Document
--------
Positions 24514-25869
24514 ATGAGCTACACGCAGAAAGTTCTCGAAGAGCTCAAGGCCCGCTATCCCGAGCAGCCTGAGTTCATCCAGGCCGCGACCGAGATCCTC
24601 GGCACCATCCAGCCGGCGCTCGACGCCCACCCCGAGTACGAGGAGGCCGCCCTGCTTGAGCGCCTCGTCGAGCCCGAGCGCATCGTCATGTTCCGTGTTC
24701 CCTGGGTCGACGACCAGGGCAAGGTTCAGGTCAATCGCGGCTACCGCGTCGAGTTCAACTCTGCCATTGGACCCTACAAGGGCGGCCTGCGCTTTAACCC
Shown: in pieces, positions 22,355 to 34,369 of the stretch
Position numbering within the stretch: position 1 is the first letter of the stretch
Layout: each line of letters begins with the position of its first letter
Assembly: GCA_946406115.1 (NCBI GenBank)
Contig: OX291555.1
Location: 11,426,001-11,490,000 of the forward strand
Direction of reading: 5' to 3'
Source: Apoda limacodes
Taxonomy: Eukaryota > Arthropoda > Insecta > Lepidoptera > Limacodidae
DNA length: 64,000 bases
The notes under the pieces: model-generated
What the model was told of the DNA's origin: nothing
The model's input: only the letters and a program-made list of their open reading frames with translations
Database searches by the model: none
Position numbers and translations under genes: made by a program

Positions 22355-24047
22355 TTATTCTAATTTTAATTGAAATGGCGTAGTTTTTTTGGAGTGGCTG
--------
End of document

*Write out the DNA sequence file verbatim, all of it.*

Positions 24514-25869
24514 ATGAGCTACACGCAGAAAGTTCTCGAAGAGCTCAAGGCCCGCTATCCCGAGCAGCCTGAGTTCATCCAGGCCGCGACCGAGATCCTC
24601 GGCACCATCCAGCCGGCGCTCGACGCCCACCCCGAGTACGAGGAGGCCGCCCTGCTTGAGCGCCTCGTCGAGCCCGAGCGCATCGTCATGTTCCGTGTTC
24701 CCTGGGTCGACGACCAGGGCAAGGTTCAGGTCAATCGCGGCTACCGCGTCGAGTTCAACTCTGCCATTGGACCCTACAAGGGCGGCCTGCGCTTTAACCC
Shown: in pieces, positions 22,355 to 34,369 of the stretch
Position numbering within the stretch: position 1 is the first letter of the stretch
Layout: each line of letters begins with the position of its first letter
Assembly: GCA_946406115.1 (NCBI GenBank)
Contig: OX291555.1
Location: 11,426,001-11,490,000 of the forward strand
Direction of reading: 5' to 3'
Source: Apoda limacodes
Taxonomy: Eukaryota > Arthropoda > Insecta > Lepidoptera > Limacodidae
DNA length: 64,000 bases
The notes under the pieces: model-generated
What the model was told of the DNA's origin: nothing
The model's input: only the letters and a program-made list of their open reading frames with translations
Database searches by the model: none
Position numbers and translations under genes: made by a program

Positions 22355-24047
22355 TTATTCTAATTTTAATTGAAATGGCGTAGTTTTTTTGGAGTGGCTG